The aroma of fresh-baked cookies in the lobby, crisply-starched staff uniforms and hand-tufted couches welcome the most travel-weary visitors to a hotel in a new city. While we can’t say we offer fish-snacks on pillows, Quarantine is our welcome center for new animals arriving at the sanctuary. Travel and relocation is difficult on the most seasoned human travelers, but many rescued animals come to us from poor conditions, needing vet care and some space to rest. Upon arrival, new residents spend 30 days in Quarantine, where they receive veterinary treatment for any illnesses or wounds,  vaccines and monitoring. 

We had a dream for a better welcome experience for our new animals- outdoor access, where they could lounge in the sun, hear the lions oofing at twilight and get used to the sounds of the tractor and vehicles. We want to really roll out the welcome mat and ensure these animals are comfortable and well-adjusted. As you can see on the map, adding fenced-in outdoor areas significantly multiplies the amount of space animals can enjoy, and also the number of new animals we can accommodate at one time. By opening and closing the shift gates, we can customize a right-sized enclosure for the animal, partition off space for injured animals and be much more flexible with generous living arrangements.    

Quarantine also acts as a field hospital for surgeries, exams and animal observation. Here, a tiger gets a dental check-up. 

An outdoor space gives the animals a chance to adjust to the sights, sounds and smells of the sanctuary from a safe, clean space. It also gives Keepers the opportunity to learn about the animal’s demeanor and customize a permanent enclosure to best fit that animal’s needs. For example, when Caprichio, India and Carolina Tigers arrived, we noticed how charismatic they were and how they loved attention, so we knew their enclosure should be on the tour path. 

Thanks to the generosity of donors, construction on the outdoor areas is well underway. The concrete pad, which protects newcomers from any bacteria found in dirt or grass, has been poured. Fenceposts have been installed and one fence wall has gone up, complete with shift gates. We are making good time and the volunteer efforts are making work much lighter. Soon, the outdoor areas will be complete and new residents will have the luxury of sunshine and a chance to get better acquainted with the sights and smells of their new home. Having an outdoor quarantine area is a crucial piece in providing superior animal care and ensuring our animals get the best welcome possible.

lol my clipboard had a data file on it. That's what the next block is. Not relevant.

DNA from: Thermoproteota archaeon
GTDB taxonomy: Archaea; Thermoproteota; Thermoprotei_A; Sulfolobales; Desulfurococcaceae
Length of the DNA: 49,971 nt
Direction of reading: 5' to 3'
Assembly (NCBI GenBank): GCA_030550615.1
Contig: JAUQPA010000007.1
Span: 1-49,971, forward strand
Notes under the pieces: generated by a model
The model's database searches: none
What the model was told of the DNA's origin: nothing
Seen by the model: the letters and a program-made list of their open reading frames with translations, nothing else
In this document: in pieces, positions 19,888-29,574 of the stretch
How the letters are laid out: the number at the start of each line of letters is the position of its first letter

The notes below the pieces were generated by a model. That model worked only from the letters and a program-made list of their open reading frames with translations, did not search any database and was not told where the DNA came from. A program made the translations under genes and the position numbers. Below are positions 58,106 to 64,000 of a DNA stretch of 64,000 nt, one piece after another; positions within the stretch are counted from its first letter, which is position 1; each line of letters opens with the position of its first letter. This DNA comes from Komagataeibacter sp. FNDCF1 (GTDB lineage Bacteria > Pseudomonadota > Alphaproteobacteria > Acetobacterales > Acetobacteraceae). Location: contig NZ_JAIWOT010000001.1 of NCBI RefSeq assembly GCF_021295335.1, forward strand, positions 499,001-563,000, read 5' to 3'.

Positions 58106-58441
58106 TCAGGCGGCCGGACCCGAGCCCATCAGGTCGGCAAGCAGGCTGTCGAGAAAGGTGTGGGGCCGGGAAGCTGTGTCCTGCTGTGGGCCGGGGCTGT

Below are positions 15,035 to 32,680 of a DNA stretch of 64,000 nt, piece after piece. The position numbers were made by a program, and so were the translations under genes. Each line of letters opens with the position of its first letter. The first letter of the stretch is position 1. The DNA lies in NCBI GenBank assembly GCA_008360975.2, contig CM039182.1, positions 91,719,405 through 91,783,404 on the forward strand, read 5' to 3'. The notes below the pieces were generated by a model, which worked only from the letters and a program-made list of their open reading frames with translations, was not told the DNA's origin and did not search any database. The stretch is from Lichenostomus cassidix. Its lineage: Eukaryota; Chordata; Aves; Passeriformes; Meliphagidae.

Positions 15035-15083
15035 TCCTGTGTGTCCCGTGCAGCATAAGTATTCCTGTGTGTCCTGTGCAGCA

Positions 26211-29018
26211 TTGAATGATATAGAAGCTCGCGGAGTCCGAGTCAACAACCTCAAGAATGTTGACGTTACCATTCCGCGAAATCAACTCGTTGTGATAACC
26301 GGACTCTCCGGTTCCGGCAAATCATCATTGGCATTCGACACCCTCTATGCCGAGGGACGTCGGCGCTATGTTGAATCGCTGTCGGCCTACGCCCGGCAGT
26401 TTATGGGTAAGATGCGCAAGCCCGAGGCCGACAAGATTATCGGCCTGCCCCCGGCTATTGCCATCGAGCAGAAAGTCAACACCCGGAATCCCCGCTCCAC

Construction of the main building began in 2006, when a generous gift from Karen Adams (for whom the complex is named) and other donors allowed for the structure’s groundbreaking. A main building was constructed, with four bays, a wash station and a storage area. Shift gates with grates allowed for fresh air and provided a window into the animal’s new home. Concrete floors and a separate septic tank ensured no harmful bacteria would affect the new arrivals. Everything could be hosed down, bleached down and Keepers could use the wash station to change out of contaminated clothing before re-entering the sanctuary, which protects our general populous.

We offer great thanks to the many wonderful donors who have made this project happen. Without your continued support, we would not be able to rescue and care for animals in need.

With great thanks from Anthony Leopard, Carolina Tiger, Nakobi Cougar, Ranger Bobcat, Electra Caracal and Caprichio Tiger. 

About Carolina Tiger Rescue
Carolina Tiger Rescue is a 501(c)3 nonprofit wildlife sanctuary whose mission is saving and protecting wild cats in captivity and in the wild.

Carolina Tiger Rescue

1940 Hanks Chapel Rd.
Pittsboro, NC 27312
(919) 542-4684
(919) 542-4454